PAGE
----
How YSpace is Using Disco's Accelerator Software to Democratize Entrepreneurship
Disco’s Customer Stories highlights the world-changing impact customers are making with their respective learning communities.
We sat down with Nafis Ahmed, Entrepreneurship Manager at YSpace, to learn about the value their accelerator program creates for startups and budding startup company founders in key industries — plus, we deep dive into how they're using Disco's accelerator software to democratize entrepreneurship and create generational wealth for startups in underrepresented communities.
What is YSpace and how is it changing the world?
YSpace is a university-backed incubator/accelerator operated under York University. We're a nonprofit organization, so we work with entrepreneurs and startups without any strings attached. Our core mandate is to support the launch and development of startups, and we're changing the world by being the platform and accelerator that empowers people to change the world.
“We’re changing the world by being the platform that empowers people to change the world.”
What types of startups do you work with?
There are a few core areas that YSpace focuses on:
- Food and beverage or other CPG companies
- Technology ventures
- Diversity-focused streams for women-led ventures and Black entrepreneur ventures
It’s not just the York University community, either. We've been able to build a community that's broader than the community that we're already a part of.
What are your hopes and dreams for YSpace?
We're hoping to be there on day one when a founder comes to us and says, 'Hey, this software is a crazy idea that will change how we engage users with data or the internet or with cars or whatever the big idea is.' We want to be that supporting, guiding hand that helps them figure out how to turn that idea into execution.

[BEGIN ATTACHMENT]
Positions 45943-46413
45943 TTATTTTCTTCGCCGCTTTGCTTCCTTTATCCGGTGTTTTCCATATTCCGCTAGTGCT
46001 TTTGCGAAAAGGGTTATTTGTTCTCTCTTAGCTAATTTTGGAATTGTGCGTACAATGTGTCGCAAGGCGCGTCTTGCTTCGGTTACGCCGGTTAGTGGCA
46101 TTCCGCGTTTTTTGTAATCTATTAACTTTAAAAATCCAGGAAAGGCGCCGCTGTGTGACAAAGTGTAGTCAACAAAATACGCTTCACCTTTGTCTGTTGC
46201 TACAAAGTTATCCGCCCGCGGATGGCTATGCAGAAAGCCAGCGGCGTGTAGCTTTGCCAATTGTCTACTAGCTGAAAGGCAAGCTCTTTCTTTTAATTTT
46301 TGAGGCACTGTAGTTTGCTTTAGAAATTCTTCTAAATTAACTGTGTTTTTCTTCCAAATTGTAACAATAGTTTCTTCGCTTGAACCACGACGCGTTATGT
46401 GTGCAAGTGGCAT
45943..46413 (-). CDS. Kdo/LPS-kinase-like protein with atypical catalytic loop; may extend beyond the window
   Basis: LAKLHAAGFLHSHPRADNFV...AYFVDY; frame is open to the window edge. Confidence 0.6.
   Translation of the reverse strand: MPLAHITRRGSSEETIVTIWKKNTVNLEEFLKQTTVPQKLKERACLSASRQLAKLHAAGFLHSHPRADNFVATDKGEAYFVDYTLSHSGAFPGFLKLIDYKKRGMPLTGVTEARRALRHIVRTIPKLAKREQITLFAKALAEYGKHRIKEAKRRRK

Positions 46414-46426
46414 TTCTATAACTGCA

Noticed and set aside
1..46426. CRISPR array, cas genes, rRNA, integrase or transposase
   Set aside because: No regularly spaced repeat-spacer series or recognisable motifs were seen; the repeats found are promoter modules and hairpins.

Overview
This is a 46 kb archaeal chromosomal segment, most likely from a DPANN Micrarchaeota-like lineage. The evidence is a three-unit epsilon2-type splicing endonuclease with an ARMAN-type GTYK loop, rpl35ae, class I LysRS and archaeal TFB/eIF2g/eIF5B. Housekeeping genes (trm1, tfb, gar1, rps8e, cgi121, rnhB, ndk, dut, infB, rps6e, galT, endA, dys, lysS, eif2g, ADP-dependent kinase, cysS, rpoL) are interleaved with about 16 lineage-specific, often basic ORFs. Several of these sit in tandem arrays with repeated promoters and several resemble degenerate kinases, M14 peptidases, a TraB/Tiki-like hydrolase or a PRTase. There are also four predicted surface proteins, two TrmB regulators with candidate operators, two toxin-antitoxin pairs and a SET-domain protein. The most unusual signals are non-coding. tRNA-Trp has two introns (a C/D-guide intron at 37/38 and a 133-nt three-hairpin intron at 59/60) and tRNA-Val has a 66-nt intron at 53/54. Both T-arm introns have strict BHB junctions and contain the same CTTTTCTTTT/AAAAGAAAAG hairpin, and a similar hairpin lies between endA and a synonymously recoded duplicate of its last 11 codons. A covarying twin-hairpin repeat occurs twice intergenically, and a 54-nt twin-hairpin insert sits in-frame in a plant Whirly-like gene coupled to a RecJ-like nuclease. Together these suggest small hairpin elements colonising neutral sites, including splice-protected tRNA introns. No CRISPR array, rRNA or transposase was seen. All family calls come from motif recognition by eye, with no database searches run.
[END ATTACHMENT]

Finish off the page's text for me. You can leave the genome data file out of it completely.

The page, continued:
What does YSpace’s operating team look like?
We're at about 10 team members currently.
We have an umbrella that we all report to, but there are entrepreneurship managers that each own and manage a different portfolio. I work closely with the technology portfolio and any other special projects. Then we have other members that own and operate the three additional portfolios.
YSpace’s business model:
Because we're a nonprofit institution, we don't take equity from any companies that come into our accelerator programs here. 90% of our accelerator programs are entirely free, so it's a competitive process. To qualify, you must apply and go through a committee, pitching, and all that fun stuff. But once you allow it, almost all our acceleration programs here are free.
Two other programs are more on the long-term incubation front, with membership fees associated with them. We also partner with corporate partners or government grant funding, so that's how we've accelerated some of the other aspects of our growth. We know how financially difficult it is to build a startup, so we always work with companies to make sure we're obtaining great talent within our industry and our community.
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Walk us through how you design the YSpace experience
Our program is created by whoever is leading that portfolio. So, for example, in our the technology portfolio:
- Inception: We come up with some initial learning objectives. If a startup goes through our four-month program, we help them understand their primary value proposition.
- Foundation: We're very goal-centric in how we work with our ventures. We help them define their goals, then build the foundation. We have an early-stage program for the ideation stage, helping our ventures validate their MVP and user group. That program is called Venture Capitalists, and it operates twice a year. It's a two-month program. We run that program for 30-40 ventures every fall and winter.
- Incubation: We have an ongoing incubation program. We see it as more of a lifecycle program. Once you get to a certain stage of working through go-to-market and development and building some traction, you start getting ready to qualify for the incubation program.
- Maturation: Our accelerator program focuses on the market-ready product you're selling. You need to build the playbook around how to sell and scale your product. That's a program we run every year over the summer, between May and August.